With the pandemic ongoing and millions of school-age children learning remotely, the travel industry is beckoning families with lures of “schoolcation.”
By Julie Weed
This summer, Michelle Carucci’s family canceled its annual Jersey Shore vacation because of the pandemic. So when Ms. Carucci, who lives in White Township, N.J., learned that The Great Wolf Lodge, a family-favorite indoor water park in Pennsylvania’s Pocono Mountains, was setting up a “schoolhouse” and socially distanced activities this fall, she jumped at the chance to take her youngest child.
Gianna Carucci, 11, has all her classes online, and during the mornings of her and her mother’s two-day stay (in the middle of the week, when rates were lower and crowds were smaller), she headed to “Wiley’s Schoolhouse”: a large conference room repurposed to be a socially distanced learning space for children ages 5 and up.
Named after the brand’s wolf mascot, each space is equipped with desks that are placed eight to ten feet apart and fitted with plexiglass partitions. Open Monday through Thursday, the room is staffed to help children connect with their schools, provide snacks and lead break-time activities. Reservations are required for the program, which costs $85 per day. All participants must wear masks.
It would be “nice to have a few hours to myself while Gianna is in school,” Ms. Carucci, 45, a health and fitness coach, said in an interview before their trip. After classes wrapped up, she and her daughter played at the lodge’s water park together.
The coronavirus has left hotels and resorts scrambling for guests as occupancy rates plummeted in the spring. Some properties have tried to drum up business by touting new cleaning regimens, rethinking amenities and offering free nights. Others closed entirely, waiting or unable to wait for the public health situation to improve. Now, with the pandemic ongoing and millions of school-age children juggling remote learning, some hotels are beckoning families with offers of “schoolcation,” including new staffed learning spaces, technology and tutors — even partnerships with museums and other educational experts.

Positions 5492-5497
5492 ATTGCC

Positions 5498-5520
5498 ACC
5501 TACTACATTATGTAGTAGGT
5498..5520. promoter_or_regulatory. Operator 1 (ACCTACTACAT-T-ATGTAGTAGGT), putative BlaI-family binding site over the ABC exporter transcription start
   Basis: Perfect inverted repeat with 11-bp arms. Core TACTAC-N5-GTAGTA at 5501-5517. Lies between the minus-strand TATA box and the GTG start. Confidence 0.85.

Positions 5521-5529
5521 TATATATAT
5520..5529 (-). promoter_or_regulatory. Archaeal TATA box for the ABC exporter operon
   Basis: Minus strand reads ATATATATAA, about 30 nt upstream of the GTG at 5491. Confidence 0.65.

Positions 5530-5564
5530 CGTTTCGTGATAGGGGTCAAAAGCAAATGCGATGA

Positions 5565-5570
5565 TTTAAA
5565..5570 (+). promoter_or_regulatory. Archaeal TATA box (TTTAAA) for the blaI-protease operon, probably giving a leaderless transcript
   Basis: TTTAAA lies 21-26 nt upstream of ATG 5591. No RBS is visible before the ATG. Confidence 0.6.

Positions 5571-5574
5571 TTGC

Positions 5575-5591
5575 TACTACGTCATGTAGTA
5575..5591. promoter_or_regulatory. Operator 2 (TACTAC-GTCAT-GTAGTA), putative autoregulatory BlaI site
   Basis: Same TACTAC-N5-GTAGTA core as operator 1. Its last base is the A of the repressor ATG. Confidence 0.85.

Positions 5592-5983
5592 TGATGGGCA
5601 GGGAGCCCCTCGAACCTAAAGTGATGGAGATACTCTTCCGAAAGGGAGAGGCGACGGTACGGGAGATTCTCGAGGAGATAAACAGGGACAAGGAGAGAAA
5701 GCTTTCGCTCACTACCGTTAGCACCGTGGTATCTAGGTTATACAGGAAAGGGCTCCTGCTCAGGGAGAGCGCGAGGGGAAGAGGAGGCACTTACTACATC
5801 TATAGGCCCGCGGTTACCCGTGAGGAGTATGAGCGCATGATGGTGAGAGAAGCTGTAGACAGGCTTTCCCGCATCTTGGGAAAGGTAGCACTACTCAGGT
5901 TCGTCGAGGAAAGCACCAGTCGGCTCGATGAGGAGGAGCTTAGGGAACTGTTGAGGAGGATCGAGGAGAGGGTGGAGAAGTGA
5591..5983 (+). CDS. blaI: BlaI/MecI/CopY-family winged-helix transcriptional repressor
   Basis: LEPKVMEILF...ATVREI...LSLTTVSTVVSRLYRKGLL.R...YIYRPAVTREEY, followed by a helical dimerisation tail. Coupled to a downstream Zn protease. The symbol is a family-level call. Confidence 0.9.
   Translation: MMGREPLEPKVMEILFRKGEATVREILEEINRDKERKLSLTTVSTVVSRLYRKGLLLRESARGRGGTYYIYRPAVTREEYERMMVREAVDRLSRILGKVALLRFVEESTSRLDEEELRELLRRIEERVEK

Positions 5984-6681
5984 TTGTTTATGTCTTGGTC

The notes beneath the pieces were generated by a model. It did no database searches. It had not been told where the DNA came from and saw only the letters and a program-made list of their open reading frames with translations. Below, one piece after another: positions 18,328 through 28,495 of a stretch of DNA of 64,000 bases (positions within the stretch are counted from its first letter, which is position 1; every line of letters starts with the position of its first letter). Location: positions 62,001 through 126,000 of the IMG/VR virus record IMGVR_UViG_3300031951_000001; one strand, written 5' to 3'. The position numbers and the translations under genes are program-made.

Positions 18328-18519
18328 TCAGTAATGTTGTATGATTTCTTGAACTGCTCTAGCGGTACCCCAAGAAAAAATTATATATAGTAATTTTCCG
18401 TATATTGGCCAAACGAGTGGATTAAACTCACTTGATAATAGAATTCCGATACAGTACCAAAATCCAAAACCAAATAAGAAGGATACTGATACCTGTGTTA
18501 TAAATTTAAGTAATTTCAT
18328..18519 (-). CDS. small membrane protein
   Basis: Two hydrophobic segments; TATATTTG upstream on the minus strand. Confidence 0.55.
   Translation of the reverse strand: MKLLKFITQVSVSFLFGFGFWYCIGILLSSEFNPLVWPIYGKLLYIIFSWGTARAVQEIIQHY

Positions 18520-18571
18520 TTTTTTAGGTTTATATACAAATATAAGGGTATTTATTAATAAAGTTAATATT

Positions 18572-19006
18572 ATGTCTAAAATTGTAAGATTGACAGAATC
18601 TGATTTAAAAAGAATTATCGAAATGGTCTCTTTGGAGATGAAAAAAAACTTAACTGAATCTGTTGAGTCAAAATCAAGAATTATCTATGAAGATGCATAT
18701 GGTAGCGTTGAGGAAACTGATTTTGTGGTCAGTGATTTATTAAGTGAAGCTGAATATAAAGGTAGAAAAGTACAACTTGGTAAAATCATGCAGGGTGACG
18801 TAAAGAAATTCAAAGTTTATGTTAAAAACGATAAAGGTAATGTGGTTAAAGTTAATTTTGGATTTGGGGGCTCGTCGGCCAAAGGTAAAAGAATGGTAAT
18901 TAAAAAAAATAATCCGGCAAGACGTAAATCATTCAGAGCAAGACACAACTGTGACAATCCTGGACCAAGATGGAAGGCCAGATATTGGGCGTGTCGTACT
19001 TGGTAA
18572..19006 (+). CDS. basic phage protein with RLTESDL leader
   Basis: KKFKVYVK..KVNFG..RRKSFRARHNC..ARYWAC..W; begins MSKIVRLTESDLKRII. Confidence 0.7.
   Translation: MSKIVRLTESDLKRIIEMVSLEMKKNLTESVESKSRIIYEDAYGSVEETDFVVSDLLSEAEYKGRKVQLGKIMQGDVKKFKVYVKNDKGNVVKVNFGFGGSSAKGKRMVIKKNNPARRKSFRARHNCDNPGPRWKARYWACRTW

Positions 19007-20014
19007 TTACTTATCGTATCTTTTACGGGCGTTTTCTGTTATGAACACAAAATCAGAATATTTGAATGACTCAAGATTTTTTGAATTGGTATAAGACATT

The assorted packages, available at a variety of hotel types, aim to provide parents some help and peace of mind. Prices range from free to hefty.
‘Chief virtual learning officer’
Usually, families with schoolchildren are tied to their school’s calendar, with vacations often limited to during the holidays, spring break and summer.
But now, for those with the flexibility and desire to travel, “there’s an opportunity for a change in scenery,” said Kathleen Reidenbach, chief commercial officer with Kimpton Hotels & Restaurants, a line of boutique hotels owned by IHG.
Kimpton recently introduced a “chief virtual learning officer” to nine of its properties this fall, an on-site employee who will take on this role to help with Wi-Fi, virtual meeting software or other technical needs. Some locations will also provide free school supplies, kid-sized desks or booster seats, snack packs, document printing and flexible checkout times to guests with school-age children.
Ms. Reidenbach said that while many families can now travel in September and October, they may need help managing remote work and school. “We wanted to adjust our programming,” she said, to make that possible. (Ms. Reidenbach has experienced some of the issues firsthand: Vacationing at a California beach with a fourth and an eighth grader, “we needed to find a way to print out work sheets and reading logs,” she said.)
Nancy and Jim Liddell from Darien, Conn., decided to venture into New York City for a few days this month with their three children. The family hoped to go to the newly reopened Metropolitan Museum of Art and to see the new Suffragist statues in Central Park.